Saturday, April 17, 2021

A Rabbit Hole

      Once in a while, I have need of reading historical newspapers for some research project or other. I enjoy it but it is time consuming. Not just because the difficulty of finding the information sought but because I become distracted by some of the news articles I spot as I am scanning pages.

     Like this one, from the North Devon Journal, published on Thursday 12 May 1853; "May 10th-(Before the May and Robert Budd, Esq.)-Eliza Boatfield, a prostitute with a wooden leg, was charged by Policeman Chanter with using obscene and abusive language in Joy-Street, on the preceding night.-Committed for 14 days." I think most people would be curious about a one legged prostitute but the fact that she worked on Joy Street and not delivering was mildly amusing too. So then, I became curious about Eliza. Who was she? How did she lose her leg? What happened to her when she got out of jail?

     Unless the archives in Devonshire or in the Barnstaple area have more information, from Canada I was only able to fill in her story a tiny bit. I do know what happened to her leg from another article in the Exeter Flying Post, published on Thursday 24 January 1850. A young woman of 19 was operated on at the Torrington Union workhouse. The operation was noteworthy because it was accomplished while the patient was sedated with chloroform. It was Eliza Boatfield, who had been living in the South Molton Union workhouse and had been suffering from an unspecified disease for 9 months. She was brought to the workhouse in a very emaciated state, where because of the extensive disease (again unspecified) in her leg, the medical officers deemed it necessary to remove the limb above the knee joint. Everyone was pleased with the success of the operation. Eliza of course was not given an opportunity to say what she thought.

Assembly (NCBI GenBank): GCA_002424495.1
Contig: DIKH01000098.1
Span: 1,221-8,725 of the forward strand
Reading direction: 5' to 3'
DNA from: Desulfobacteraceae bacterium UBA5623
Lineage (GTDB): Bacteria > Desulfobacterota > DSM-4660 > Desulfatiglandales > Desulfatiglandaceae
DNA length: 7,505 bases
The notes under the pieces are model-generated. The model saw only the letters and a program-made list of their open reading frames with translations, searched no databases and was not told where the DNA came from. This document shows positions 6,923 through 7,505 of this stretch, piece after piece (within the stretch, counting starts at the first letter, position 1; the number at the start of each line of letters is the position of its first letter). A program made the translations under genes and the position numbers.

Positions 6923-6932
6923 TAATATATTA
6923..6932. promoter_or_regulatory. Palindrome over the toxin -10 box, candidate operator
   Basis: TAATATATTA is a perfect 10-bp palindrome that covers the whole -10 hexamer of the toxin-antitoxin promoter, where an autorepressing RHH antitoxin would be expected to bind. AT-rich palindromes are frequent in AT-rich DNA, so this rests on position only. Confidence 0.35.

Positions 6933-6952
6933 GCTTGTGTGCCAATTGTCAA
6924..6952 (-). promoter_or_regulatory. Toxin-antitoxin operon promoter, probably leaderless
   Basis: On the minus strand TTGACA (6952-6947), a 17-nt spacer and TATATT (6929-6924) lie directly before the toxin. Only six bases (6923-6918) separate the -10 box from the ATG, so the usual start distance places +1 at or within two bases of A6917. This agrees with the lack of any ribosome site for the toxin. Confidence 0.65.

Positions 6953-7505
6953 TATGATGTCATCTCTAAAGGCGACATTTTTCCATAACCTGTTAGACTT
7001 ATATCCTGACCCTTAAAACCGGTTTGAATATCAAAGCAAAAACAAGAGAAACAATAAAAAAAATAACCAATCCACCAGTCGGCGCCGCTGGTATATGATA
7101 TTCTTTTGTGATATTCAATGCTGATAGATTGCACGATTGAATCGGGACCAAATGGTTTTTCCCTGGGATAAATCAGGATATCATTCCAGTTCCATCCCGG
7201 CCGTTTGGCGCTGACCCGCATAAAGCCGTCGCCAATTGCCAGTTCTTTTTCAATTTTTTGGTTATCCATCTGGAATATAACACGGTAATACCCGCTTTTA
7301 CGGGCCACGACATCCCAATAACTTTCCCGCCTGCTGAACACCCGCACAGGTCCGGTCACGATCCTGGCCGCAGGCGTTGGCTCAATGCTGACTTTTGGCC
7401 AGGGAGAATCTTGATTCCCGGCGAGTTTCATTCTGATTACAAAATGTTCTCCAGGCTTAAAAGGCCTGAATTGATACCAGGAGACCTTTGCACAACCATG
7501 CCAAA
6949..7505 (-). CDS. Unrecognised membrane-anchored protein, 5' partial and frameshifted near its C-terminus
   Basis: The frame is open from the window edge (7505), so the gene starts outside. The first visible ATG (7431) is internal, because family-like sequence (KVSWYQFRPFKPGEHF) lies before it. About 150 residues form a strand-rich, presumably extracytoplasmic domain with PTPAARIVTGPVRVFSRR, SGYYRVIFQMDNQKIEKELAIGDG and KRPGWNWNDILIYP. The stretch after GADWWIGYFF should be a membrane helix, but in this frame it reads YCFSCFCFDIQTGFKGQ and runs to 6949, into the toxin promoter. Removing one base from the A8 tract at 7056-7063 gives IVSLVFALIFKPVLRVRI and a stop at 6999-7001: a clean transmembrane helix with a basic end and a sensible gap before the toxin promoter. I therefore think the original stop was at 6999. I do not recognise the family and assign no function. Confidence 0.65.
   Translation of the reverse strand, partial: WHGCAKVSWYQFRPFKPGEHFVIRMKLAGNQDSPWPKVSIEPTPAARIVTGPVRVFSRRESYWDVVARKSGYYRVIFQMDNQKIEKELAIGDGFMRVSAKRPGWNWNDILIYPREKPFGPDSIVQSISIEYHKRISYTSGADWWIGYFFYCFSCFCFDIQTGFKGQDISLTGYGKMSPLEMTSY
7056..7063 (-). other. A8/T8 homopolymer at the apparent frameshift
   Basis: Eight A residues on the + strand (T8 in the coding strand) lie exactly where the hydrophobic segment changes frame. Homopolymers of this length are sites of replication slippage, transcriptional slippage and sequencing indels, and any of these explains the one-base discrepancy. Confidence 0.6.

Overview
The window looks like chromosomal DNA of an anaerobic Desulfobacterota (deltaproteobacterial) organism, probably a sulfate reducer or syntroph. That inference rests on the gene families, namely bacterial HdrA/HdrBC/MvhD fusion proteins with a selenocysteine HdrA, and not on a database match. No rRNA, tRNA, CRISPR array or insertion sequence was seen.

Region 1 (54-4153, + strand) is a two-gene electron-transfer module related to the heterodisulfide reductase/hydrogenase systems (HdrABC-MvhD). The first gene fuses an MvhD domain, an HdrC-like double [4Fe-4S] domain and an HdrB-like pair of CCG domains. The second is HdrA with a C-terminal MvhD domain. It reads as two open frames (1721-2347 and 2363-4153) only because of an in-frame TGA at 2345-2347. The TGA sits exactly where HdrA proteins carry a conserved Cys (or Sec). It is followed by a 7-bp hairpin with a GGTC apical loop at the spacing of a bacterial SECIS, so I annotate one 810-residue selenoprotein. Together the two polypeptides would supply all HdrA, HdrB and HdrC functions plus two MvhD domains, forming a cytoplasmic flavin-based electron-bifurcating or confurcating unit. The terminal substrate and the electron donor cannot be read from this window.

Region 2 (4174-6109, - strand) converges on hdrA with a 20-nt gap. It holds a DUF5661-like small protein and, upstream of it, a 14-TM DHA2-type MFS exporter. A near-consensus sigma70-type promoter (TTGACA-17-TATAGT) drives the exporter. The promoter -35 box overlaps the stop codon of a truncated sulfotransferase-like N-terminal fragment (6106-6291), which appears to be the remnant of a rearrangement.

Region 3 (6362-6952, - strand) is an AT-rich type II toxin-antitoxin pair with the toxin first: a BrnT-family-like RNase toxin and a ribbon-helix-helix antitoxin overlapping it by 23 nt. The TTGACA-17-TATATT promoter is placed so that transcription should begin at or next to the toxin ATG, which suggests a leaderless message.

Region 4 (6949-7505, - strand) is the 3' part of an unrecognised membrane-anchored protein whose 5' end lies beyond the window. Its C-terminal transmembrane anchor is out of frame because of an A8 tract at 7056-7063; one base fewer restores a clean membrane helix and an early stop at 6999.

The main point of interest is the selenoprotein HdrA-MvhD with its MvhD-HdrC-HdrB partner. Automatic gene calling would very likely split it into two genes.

Now I feel really bad for Eliza because she is at such a young age alone and living in one of those awful workhouses and her leg has been cut off. How can she support herself? Clearly we know it did not have a happy ending but how did this begin even? I could not find a baptism record for Eliza although I found her on the 1851 census living in the South Molton workhouse. She said she was born in High Bickington where there are numerous Boatfields. Without a birth register I cannot figure out who her parents were but I believe she lost them at a young age. There are three or four Eliza Boatfields from that part of Devon, born within 10 years of each other but I believe our Eliza is the 9 year old who, in the 1841 census was living at a farmhouse working as a servant. 

     Poor Eliza. I was unable to find out what happened after her arrest on Joy Street. There was an Eliza Boatfield who was married in 1857 in Barnstaple but without knowing more about her I can't say for sure which Eliza Boatfield it is but I feel it is her. I am sure a one legged former (or not so former) prostitute who has a criminal record would not be marrying a great guy but I hope he was a decent guy. 

     And while trying to find out about Eliza, I came across a John Bawdon, who was in the same workhouse, referred to by the newspaper as the notorious John Bawdon, and who was thrown in jail because he refused to do his workhouse chores. I kinda like the sound of this Mr. Bawdon and I wonder why he was so 'notorious'. Truly, reading old newspapers is like taking a long trip down a rabbit hole

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